The room is surrounded with people and cameras and in the middle of it all sits an oval table with bright green felt big enough to sit nine people, a dealer, and two piles of poker chips. You command one stack of chips, waiting patiently for the first two cards of what will be a total of seven dealt to you and your opponent, two hole cards and five shared cards. Before the cards are even dealt you have a good feeling about this hand, so you peek and see a 7 of clubs and a 2 of hearts. Despite knowing that this is statistically the worst hand in poker, you trust your “gut” and decide to call your opponent. He has raised prior to the rest of cards being seen, which of course indicates strength. To your delight, 7, 7, 2 comes on the flop, with these cards you know that you’ve gone from the statistically worst hand in poker to one of the best possible outcomes. Question: Did you make a good decision?
Recently I finished reading the book Thinking in Bets by Annie Duke. As a professional poker player, Duke discusses many concepts that she experiences in playing, including one known as “resulting.” This phenomenon is the tendency for individuals to judge their recent decision making based on the outcome or result of their selection. Duke’s argument is that the quality of your decision making is based on the depth of the thought process used in making that decision, not the outcome. In short, she cites a high-quality process as the genesis for proper decision making by asking if it was thorough? And, can you defend it? Is it repeatable?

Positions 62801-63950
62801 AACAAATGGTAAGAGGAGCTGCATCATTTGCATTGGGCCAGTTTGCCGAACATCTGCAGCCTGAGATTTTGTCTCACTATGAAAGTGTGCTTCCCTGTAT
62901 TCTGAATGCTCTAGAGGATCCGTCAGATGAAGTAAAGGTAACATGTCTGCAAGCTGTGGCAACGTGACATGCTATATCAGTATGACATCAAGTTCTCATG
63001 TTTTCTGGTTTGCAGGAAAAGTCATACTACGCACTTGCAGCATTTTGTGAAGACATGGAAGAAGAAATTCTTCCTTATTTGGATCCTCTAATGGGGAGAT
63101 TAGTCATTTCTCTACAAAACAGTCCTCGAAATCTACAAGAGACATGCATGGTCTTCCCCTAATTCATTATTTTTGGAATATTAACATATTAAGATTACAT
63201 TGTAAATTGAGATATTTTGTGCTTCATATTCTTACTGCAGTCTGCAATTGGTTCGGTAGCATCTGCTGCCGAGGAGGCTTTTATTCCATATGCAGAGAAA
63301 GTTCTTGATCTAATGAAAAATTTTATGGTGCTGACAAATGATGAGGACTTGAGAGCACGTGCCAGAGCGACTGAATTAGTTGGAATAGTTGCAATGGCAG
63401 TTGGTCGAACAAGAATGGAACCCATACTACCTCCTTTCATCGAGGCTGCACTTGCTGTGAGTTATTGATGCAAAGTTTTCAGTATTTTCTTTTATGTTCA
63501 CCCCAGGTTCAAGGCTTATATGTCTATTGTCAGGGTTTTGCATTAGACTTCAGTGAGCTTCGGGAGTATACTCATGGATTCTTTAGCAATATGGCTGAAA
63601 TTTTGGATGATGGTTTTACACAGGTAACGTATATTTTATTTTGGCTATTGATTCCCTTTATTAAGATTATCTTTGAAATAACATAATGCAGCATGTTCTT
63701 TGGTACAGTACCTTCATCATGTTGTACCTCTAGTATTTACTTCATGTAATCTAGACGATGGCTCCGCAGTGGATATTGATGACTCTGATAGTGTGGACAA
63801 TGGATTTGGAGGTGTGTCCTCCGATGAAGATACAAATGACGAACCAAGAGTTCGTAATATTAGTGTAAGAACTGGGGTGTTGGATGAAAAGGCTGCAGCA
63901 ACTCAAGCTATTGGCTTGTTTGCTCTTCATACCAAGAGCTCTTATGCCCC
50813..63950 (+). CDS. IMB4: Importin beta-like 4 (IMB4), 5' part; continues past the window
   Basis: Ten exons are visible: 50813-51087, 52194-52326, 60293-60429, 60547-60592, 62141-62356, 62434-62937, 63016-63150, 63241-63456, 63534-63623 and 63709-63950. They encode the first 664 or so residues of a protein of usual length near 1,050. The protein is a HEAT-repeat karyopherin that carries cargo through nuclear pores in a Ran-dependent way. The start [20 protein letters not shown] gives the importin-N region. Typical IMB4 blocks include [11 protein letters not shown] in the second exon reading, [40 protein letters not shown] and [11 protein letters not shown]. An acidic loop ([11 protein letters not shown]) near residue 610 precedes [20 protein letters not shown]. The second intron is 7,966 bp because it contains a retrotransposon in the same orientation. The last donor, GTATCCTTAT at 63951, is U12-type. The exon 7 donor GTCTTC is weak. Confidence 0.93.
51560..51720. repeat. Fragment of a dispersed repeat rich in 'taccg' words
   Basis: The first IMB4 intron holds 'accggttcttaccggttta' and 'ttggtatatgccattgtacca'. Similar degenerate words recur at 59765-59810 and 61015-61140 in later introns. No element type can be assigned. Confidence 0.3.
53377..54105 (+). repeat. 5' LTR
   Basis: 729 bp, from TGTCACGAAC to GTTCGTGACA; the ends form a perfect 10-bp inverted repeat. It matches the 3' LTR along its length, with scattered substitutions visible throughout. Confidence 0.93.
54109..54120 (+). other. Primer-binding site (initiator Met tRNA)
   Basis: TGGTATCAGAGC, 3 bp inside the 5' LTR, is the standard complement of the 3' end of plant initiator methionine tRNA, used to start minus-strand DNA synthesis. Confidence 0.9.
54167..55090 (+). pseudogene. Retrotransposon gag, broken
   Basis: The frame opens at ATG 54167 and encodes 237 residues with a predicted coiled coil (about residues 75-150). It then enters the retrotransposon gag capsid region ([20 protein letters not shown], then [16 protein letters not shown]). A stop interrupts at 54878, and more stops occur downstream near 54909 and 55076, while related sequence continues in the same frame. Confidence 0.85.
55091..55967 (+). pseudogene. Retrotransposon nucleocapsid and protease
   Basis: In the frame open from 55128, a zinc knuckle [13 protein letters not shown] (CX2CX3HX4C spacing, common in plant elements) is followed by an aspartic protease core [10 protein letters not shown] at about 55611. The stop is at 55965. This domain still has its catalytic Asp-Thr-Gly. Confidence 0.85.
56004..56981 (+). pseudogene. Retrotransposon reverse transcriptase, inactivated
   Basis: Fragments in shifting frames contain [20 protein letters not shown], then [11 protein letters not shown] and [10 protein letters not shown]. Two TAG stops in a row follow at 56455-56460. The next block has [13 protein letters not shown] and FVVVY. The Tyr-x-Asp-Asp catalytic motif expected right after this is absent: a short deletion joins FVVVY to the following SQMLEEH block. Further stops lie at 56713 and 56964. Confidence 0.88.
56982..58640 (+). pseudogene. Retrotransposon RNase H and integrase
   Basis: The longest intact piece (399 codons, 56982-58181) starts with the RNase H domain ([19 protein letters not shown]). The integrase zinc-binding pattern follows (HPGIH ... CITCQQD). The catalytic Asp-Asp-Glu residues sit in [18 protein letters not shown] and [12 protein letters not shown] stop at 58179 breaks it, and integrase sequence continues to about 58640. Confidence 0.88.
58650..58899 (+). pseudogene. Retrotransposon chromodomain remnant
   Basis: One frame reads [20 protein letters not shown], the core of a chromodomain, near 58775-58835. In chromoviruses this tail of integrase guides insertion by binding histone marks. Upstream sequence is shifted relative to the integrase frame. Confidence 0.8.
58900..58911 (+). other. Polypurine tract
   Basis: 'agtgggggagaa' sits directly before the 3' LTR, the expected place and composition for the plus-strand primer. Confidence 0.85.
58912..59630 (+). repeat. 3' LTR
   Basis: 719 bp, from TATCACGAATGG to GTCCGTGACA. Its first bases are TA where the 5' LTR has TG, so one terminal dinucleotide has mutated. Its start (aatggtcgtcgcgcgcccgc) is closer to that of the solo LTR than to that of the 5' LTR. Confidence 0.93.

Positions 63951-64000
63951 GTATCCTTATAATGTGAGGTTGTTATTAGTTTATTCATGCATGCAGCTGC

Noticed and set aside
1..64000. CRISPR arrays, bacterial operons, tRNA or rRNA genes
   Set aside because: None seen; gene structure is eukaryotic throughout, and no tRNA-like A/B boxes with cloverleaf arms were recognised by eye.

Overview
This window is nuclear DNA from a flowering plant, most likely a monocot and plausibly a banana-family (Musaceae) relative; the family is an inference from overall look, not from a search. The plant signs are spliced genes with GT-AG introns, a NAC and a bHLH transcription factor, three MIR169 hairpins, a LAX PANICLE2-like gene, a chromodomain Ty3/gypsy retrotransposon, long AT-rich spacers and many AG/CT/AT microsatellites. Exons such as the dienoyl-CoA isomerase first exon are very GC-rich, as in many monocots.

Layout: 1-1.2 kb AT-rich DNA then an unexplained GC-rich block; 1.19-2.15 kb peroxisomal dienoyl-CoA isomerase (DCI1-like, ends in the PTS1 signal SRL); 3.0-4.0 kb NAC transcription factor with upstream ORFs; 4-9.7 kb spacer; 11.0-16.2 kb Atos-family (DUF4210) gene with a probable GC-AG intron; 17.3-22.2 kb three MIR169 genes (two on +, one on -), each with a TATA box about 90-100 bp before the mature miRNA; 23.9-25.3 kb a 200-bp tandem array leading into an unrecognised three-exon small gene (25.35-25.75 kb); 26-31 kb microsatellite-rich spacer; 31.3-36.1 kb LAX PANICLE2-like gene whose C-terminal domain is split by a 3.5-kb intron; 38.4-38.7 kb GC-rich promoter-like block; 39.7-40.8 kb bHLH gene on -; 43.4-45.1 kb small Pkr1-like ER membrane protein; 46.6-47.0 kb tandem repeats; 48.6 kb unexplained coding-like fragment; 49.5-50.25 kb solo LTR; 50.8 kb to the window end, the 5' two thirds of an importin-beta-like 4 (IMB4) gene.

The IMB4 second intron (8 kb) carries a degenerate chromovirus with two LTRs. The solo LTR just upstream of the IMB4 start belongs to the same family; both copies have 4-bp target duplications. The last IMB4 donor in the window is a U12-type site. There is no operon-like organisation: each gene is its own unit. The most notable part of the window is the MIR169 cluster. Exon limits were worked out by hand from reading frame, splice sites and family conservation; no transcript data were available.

In my experience, I feel that many financial professionals suffer from resulting, particularly when it comes to alternatives in recent years. A decision to incorporate alternative investments into client portfolios may feel like a bad one as near-term results haven’t panned out as you expected. But, does that mean it was a bad decision to incorporate alternatives in the first place? To answer this question, we’ve looked at the outcome of alternatives over the past five years. Looking quickly, and with a resulting lens, yes, that decision may appear poor.
Source: Bloomberg. Data as of 12/31/2018. Past performance is not indicative of future results.
However, when we look at the results over a more extended time frame, the decision now appears more favorable.
Source: Bloomberg. Data back to common availability: 12/31/1989-12/31/2018. Past performance is not indicative of future results.
Investing and money are emotional topics, which lead us to the tendency of leaning unreasonably hard on behavioral biases, including resulting. However, it’s important to avoid the pitfall of biases and understand that what may seem to be “bad decisions” could simply be well thought out decisions with unfavorable near-term outcomes. We all can leverage learnings and past data to create a better, more thorough process to achieve a higher probability of your desired outcome. Ultimately, the fact remains: short-term outcomes shouldn’t diminish the value of a thoughtful process.
Finally, suppose for a minute that instead of lady luck smiling down on you during the heads-up poker match, you were the opponent and your pocket Aces were busted by 7 deuce off suite. Did you make a bad decision to raise pre-flop? How do you know?
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